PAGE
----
A “complete curveball” and a “safe haven” in Live Theatre, Newcastle

Live Youth Theatre members share experiences of lockdown in online video

It is one thing to make a film reflecting your own experiences of the Covid-19 pandemic and the lockdown; it is quite another to be able to make such a film, with full regard for all the restrictions in place, during said lockdown. But this is what the young members of Newcastle’s Live Theatre have done, making The Reconnection Collection, a moving, funny, and fascinating short film into reflecting the thoughts and observations of the Live Youth Theatre’s members during these unprecedented hard times.

A vital part of Live Theatre’s acclaimed work with children and young people, the Live Youth Theatre’s members and a team of freelance creative were not going to allow the physical restrictions necessitated by the pandemic stifle their creativity. Unable to meet up in person, last September over 100 young people signed up for the Autumn term and took their weekly sessions online on Zoom. The extraordinary result, The Reconnection Collection, is part of Live Theatre’s Live Wired season, and is available to be watched free online.

They were led by 10 freelance drama facilitators, including Liv Hunt, who said: “I’m super proud of the young people who worked on the project this year. It’s been a tough old year but they were still able to bring heaps of energy and creativity to the sessions.”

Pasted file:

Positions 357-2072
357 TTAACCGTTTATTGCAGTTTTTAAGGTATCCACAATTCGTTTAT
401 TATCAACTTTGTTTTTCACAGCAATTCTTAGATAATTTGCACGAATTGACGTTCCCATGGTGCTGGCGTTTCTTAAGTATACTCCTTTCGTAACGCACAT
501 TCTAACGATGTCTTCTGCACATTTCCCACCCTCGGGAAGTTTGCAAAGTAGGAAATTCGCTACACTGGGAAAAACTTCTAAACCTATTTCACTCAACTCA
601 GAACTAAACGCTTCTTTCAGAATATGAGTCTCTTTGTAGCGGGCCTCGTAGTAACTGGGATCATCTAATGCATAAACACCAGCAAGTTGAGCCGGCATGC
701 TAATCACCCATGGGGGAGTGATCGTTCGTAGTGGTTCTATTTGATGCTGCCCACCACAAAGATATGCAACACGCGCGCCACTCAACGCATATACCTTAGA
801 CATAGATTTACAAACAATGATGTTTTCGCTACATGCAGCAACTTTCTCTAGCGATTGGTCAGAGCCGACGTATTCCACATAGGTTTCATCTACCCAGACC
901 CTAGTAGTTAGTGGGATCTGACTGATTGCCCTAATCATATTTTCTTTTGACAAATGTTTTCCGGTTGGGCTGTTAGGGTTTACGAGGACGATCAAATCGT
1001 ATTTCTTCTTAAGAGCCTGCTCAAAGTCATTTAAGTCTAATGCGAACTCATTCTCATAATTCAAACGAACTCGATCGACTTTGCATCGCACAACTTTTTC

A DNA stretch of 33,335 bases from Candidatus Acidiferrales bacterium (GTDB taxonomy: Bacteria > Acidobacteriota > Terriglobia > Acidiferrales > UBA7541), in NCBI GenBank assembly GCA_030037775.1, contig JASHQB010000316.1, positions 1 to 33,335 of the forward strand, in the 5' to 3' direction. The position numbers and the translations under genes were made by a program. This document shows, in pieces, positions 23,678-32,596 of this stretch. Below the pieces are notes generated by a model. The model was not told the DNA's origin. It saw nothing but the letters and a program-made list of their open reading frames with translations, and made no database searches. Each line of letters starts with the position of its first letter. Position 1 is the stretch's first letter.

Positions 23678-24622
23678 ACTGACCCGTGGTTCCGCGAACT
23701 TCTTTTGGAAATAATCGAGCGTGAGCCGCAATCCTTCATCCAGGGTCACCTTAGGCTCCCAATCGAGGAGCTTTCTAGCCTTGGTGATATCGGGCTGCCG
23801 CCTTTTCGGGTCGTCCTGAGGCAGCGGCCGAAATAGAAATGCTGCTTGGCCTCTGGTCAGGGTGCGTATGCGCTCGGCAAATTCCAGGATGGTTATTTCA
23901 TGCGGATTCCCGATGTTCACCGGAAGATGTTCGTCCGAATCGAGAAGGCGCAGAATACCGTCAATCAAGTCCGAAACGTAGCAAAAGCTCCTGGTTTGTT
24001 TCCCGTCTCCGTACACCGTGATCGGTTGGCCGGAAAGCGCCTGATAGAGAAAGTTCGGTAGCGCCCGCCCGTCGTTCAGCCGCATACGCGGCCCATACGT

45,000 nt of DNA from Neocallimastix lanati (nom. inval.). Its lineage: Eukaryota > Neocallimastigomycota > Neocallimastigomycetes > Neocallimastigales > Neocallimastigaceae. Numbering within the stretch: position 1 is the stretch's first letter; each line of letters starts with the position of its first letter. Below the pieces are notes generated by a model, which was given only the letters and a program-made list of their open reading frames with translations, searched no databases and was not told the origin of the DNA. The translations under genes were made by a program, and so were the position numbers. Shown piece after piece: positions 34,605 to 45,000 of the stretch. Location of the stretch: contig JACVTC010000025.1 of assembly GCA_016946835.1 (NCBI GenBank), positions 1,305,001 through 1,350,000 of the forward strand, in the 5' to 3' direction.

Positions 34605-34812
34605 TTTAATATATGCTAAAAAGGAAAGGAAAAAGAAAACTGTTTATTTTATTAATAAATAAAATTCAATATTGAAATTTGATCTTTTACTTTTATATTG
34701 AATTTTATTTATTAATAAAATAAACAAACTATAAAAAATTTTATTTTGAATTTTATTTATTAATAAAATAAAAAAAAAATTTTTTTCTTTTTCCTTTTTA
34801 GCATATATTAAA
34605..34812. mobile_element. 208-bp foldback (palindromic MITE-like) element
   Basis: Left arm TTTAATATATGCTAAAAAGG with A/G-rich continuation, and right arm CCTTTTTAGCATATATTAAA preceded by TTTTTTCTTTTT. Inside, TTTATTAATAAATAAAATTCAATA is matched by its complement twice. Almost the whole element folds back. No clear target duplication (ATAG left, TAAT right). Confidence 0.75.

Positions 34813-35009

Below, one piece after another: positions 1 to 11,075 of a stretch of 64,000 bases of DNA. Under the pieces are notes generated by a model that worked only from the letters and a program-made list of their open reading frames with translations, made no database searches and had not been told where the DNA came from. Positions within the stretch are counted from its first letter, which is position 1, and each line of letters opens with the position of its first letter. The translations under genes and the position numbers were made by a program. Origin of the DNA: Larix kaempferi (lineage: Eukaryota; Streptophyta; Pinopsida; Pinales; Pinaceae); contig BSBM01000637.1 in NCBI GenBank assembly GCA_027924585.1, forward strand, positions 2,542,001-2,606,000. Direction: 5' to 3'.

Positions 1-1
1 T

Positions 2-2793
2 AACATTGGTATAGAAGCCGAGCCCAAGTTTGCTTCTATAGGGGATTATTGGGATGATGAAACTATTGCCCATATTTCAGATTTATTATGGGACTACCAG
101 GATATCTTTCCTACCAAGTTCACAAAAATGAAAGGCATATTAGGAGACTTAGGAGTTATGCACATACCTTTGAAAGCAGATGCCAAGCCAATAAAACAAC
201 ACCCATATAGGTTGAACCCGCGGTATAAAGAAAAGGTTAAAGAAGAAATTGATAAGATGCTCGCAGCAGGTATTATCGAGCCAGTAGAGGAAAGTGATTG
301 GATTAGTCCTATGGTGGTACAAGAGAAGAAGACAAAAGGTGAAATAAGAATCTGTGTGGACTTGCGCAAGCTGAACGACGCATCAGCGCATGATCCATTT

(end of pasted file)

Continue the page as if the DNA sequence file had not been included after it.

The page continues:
Helen Green, Children and Young Peoples Lead agreed that the film was “a credit to their resilience, and their unwavering love of making theatre together.” One of the hardest things about the closure of the Live Theatre was missing the “tons of energy and noise” from hordes of young people clambering all over the building every evening. But using online technology and the talented freelance facilitators has enabled the Youth Theatre to, as the film title says, reconnect.

The project was led by Filmmaker Brett Chapman who captured and curated the content – for the film. Brett said that working on this film was “one of the highlights of the last year for me, no question.

“Seeing so much creativity from so many young people is super inspiring, especially in the midst of what has been such an uncertain time for everyone in the arts.” 

Green agrees: “These young people have created a film, which just makes you feel better.” 

Supported by grants from the Shears Foundation, the Squires Foundation, the Lucy Winskell Fund and the Hadrian Trust, the Live Youth Theatre is the largest provider of free theatre and drama programmes for young people in the North East, enabling members to develop self-confidence and create original theatre reflecting their views and opinions.

Feedback from all involved has been fabulous. Live Youth Theatre member Connor reflected that the film was “a complete curve ball to what we knew as theatre.  It allowed us to explore our emotions, opinions and current experiences about lockdown while living in the moment, displaying an incredibly intuitive mixture of theatre.

Calling the Live Youth Theatre a “safe haven”, he added the theatre stands out as one of the very few places giving young people the experience, education and the abundance of self-worth, confidence, hope, and a supportive community during the hardest of times. 

A real community with so much scope for the future, as Hunt said: “I feel like I’ve got to know them more as individuals this year despite not being in the same room together! They’re all mint and I can’t wait to see what they do next.” 

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